Exploring the Life and Works of Edgar Rice Burroughs

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by Tangor © 2001

In those Eldertimes there existed other men—other Empires. The March of Time observes the turning of the clock—the spinning of orbs in space—and makes mute comment as these men and Empires fall—to be consumed by the dust of ages.

Forgotten Secret


David Bruce Bozarth

Bal Mak—a most malevolent wizard—celebrated his victory over the aging barbarian by entrapping the long-haired giant in a stasis spell. "As long as the lamp of Goha shines will you, my enemy, be frozen in time!"

And the flickering light of the tiny lamp illuminated the hoary figure through 12,000 years--years which saw the passing of one age to another.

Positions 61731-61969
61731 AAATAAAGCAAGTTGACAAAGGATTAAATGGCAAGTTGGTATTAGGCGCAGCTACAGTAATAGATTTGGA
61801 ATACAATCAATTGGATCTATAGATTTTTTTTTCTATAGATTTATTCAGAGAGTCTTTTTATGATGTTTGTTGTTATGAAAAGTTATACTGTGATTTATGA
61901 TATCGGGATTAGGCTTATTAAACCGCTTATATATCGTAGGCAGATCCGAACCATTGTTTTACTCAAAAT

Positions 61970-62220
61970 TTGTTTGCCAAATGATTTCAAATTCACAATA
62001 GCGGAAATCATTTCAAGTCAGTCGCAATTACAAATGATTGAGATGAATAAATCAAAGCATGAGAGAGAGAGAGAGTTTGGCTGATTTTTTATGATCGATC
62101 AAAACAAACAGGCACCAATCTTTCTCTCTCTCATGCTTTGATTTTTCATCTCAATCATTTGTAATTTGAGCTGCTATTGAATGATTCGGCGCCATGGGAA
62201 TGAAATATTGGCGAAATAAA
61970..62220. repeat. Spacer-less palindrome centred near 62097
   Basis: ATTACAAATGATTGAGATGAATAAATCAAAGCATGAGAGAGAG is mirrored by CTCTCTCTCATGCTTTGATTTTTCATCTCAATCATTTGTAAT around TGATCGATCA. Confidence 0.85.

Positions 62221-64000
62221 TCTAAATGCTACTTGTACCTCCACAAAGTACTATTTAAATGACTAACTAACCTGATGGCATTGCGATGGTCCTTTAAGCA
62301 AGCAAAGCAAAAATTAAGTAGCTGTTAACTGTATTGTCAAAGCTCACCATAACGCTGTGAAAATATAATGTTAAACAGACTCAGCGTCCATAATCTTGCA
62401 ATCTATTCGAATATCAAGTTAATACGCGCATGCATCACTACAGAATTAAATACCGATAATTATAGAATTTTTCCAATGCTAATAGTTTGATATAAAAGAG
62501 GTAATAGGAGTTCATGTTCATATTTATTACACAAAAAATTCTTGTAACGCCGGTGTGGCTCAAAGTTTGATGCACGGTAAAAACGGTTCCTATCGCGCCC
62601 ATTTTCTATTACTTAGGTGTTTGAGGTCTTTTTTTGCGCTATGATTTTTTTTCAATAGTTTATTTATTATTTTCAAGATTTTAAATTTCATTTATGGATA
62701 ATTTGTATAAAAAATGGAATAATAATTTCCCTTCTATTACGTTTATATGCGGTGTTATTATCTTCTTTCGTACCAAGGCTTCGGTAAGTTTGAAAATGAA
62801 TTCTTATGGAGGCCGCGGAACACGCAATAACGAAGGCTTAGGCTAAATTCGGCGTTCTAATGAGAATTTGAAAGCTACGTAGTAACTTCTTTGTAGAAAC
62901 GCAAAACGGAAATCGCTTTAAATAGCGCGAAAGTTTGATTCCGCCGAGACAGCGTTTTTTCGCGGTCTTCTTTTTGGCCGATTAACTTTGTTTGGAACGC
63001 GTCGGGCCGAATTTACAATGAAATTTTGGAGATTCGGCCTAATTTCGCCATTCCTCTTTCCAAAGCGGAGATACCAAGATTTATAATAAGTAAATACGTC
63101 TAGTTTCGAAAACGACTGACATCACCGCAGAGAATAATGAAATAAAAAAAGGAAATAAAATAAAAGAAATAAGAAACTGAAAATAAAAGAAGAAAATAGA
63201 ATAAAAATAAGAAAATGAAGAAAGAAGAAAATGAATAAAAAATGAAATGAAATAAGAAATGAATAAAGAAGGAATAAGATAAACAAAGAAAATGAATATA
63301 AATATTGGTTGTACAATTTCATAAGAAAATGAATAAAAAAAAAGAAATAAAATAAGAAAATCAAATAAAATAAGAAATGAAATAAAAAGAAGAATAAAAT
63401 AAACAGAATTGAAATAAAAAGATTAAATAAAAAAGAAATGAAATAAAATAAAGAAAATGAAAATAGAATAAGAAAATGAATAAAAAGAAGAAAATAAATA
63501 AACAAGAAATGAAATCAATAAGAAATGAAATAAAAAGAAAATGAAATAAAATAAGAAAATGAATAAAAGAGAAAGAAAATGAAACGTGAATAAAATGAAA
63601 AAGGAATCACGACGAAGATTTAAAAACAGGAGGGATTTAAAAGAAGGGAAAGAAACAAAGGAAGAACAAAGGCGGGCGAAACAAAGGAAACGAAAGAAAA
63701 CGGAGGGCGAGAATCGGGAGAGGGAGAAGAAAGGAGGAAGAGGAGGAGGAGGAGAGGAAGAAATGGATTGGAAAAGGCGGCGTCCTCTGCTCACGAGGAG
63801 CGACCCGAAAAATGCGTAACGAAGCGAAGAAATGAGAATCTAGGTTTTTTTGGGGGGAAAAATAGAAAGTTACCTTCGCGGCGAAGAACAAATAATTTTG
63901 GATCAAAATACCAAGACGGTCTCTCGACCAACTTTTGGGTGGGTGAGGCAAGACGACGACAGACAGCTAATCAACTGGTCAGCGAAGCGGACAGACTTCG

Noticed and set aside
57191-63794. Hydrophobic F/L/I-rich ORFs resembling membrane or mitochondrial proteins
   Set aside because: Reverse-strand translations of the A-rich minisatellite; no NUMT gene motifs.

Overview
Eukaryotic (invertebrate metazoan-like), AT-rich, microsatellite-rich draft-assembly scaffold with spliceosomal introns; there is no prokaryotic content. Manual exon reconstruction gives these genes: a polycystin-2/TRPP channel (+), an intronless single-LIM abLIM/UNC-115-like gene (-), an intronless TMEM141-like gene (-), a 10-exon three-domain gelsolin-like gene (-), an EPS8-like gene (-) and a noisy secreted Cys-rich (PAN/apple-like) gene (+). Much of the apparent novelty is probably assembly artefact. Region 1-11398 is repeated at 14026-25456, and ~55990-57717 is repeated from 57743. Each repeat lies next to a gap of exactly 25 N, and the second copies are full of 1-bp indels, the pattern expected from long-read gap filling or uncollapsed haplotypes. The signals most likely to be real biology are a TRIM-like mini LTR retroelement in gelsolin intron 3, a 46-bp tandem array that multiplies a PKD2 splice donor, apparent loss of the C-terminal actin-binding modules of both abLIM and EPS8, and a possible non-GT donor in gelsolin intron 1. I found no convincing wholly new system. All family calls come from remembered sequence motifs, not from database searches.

Elmo was in no hurry. The sun filled the morning with a golden effluence but it was not the sun of his beloved Africa. Here, in the forests not far from his friend D'Arnot's family home, the young man sought to unburden his thoughts--thoughts chaotic and heart-rending as he considered the American girl he had saved in the West African jungles. She was gone to America, and she was to be another's. Elmo was very sad.

D'Arnot had suggested the outing, "You bring a cloud of despair into my home!" the Frenchman had cried. "Go! Hunt! Kill something! You must shake this depression, mon ami!"

The ape man, so recently introduced to civilization, did not hunt for sport. To kill Elmo must be hungry or in battle. There were no foes surrounding him and the breakfast at the D'Arnot table still filled his stomach. But he was moody and angry and despairing. The woman--she had his heart!

The first sensation was cold. Utter chill so deep the bones ached. The second was panic--though it was controlled by a hard, hot will. The brain screamed: "Move! Avoid!" but the body creaked like a bundle of dried faggots broken for the fire.

Fire...flickering...light...there was none. There had been a fire, a devilish green glow that entered into the long sleep from which he had awakened.